The controversy was in the 90’s, using reserves to put Bulwell and Mansfield back on the railway map;
The controversy was pushing for a tram to serve the busiest bus corridor in the city;
The controversy was creating a clear zone in the city centre and re-organising the NCT buses (unchanged for decades), and more bus lanes;
The controversy was introducing a congestion charge so that commuter in cars paid for improvements to public transport, not the people who live in the city and suffered the commuting;
The controversy was expanding the tram system in the last few years when people projected an increase in deaths and injuries.
What seems like seemless now is cos of the values, vision and struggle from those of our recent and not quite so recent past.
Some of the names may surprise you – Frank Higgns, Betty Higgins, Terry Butler, John Taylor, Brian Parbutt, and there will be others.

Food for Life: Greenfields awarded Gold

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A celebration of the end of a two-year phase of Food for Life, aimed at giving primary and secondary school pupils and their families the confidence, skills and knowledge they need to cook, grow and enjoy good quality, affordable food, and to use healthy school meals as a way to improve nutrition for school children.
Greenfields school have reached gold standard.  (I was at a launch event there last year.)
Currently 40 schools have been involved, and I met teams from Our Lady (Bulwell) and St.Augustine’s (Belle Vue).
One of the founders of the project prompted the idea whilst working at a Nottinghashire village school and has recently been recognised by BBC Radio 4 for her influence.

Forced Academisation debate

The leader of Nottingham Conservatives read out a briefing during a debate on the forced academies at the City Council, and it was clearly struggling.  In essence the Labour councillors could not relate to what was being described as real.  One colleague stated it was a briefing, but couldn’t see, like I could, that it was a letter from the Secretary of State.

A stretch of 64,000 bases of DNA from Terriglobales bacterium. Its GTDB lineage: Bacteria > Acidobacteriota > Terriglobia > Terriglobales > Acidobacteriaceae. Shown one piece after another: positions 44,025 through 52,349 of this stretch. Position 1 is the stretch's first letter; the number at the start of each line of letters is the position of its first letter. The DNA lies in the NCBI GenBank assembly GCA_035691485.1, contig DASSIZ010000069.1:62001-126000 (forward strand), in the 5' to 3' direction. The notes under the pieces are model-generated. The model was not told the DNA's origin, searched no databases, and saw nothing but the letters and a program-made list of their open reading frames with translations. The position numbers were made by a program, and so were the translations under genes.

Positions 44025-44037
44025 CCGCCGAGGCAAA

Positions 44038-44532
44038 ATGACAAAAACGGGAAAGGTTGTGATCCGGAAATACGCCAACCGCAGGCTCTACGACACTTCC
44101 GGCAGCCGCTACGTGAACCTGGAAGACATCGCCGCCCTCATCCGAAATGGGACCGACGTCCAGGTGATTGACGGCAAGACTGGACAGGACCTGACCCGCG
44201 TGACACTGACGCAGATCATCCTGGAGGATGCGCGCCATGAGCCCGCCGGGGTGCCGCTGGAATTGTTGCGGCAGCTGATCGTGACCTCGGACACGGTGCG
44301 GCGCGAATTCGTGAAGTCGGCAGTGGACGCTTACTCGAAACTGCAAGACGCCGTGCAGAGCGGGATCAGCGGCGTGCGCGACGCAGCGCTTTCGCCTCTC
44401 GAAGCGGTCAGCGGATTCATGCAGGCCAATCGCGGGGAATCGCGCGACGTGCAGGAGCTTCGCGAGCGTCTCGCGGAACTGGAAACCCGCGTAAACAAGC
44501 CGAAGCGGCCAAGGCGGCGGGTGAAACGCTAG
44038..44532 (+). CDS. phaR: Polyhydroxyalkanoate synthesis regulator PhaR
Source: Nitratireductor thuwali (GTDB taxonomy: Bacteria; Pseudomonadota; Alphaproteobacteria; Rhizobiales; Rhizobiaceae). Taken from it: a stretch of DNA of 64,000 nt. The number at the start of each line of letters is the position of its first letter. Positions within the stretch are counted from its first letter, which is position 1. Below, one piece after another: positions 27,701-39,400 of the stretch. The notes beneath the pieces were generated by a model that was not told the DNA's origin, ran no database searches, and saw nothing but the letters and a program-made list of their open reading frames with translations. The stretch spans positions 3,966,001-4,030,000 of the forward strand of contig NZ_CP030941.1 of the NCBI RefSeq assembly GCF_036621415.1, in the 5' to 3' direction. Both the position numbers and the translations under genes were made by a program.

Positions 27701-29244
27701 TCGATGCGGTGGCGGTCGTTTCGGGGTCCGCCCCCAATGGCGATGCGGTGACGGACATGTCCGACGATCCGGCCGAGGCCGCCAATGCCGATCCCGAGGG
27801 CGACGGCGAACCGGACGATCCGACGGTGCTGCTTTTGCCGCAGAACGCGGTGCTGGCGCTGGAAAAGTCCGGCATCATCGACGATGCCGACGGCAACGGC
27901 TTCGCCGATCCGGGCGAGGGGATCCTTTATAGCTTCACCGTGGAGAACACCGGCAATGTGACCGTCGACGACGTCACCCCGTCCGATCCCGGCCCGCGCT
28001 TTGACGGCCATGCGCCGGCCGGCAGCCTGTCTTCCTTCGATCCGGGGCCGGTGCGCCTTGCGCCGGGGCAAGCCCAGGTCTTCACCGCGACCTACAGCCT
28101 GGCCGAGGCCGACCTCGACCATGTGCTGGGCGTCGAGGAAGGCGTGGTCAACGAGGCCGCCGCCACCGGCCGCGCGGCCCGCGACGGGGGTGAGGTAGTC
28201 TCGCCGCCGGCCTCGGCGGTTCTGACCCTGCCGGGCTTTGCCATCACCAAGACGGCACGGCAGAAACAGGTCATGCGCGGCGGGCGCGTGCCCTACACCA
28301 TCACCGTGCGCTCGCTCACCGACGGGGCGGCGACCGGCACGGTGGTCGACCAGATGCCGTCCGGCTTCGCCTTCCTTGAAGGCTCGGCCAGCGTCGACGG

Although I had one doubt, cos the signature was much clearer than the scrawny one shared recently when there was criticism of the SATs exam regime.
One the perceived u-turn – cos it isn’t – one former work colleague posted “She’s quoted by the BBC as saying ‘This is about being a listening government and I would consider myself to be a listening secretary of state. Better to have reforms than have none at all.’
I can’t make any sense of that last sentence.

Yep, as if it’s change for change sake.
But it isn’t.  It change to give control of schools to businesses.
It’s not abour education, and you can tell, cos what we learned under Labour was that there were four key things to look for – quality of leadership, quality of management, quality of teaching and quality of learning.  And those concepts were not in the letter.
Spending on schools almost trebled under New Labour and indeed, for the most soically challenged schools, it was more and it was quicker – wih big improvements in attainment.
Yes – you look back and think – if only we could have found a better way of assessing wider aspects of child development; if only we’d focussed harder on making the job market ready for the higher qualified children we were educating, if only we hadn’t put so much emphasis on the notion of super-heads, which has created a job spec for headteachers that so many seem to struggle to fulfil.
But it was a period of massive progress.  In contrast of what’s developing now – schools no longer being as inclusive, too many being expeled and taught out of mainstream, too many questions developing about the quality of the businesses being created to run our schools and too many being paid high wages out of proportion to the value they add, and too many teachers deciding the workplace is not a supportive enough environmnet, leading to both vacancies and to the employment of people who are not properly qualified.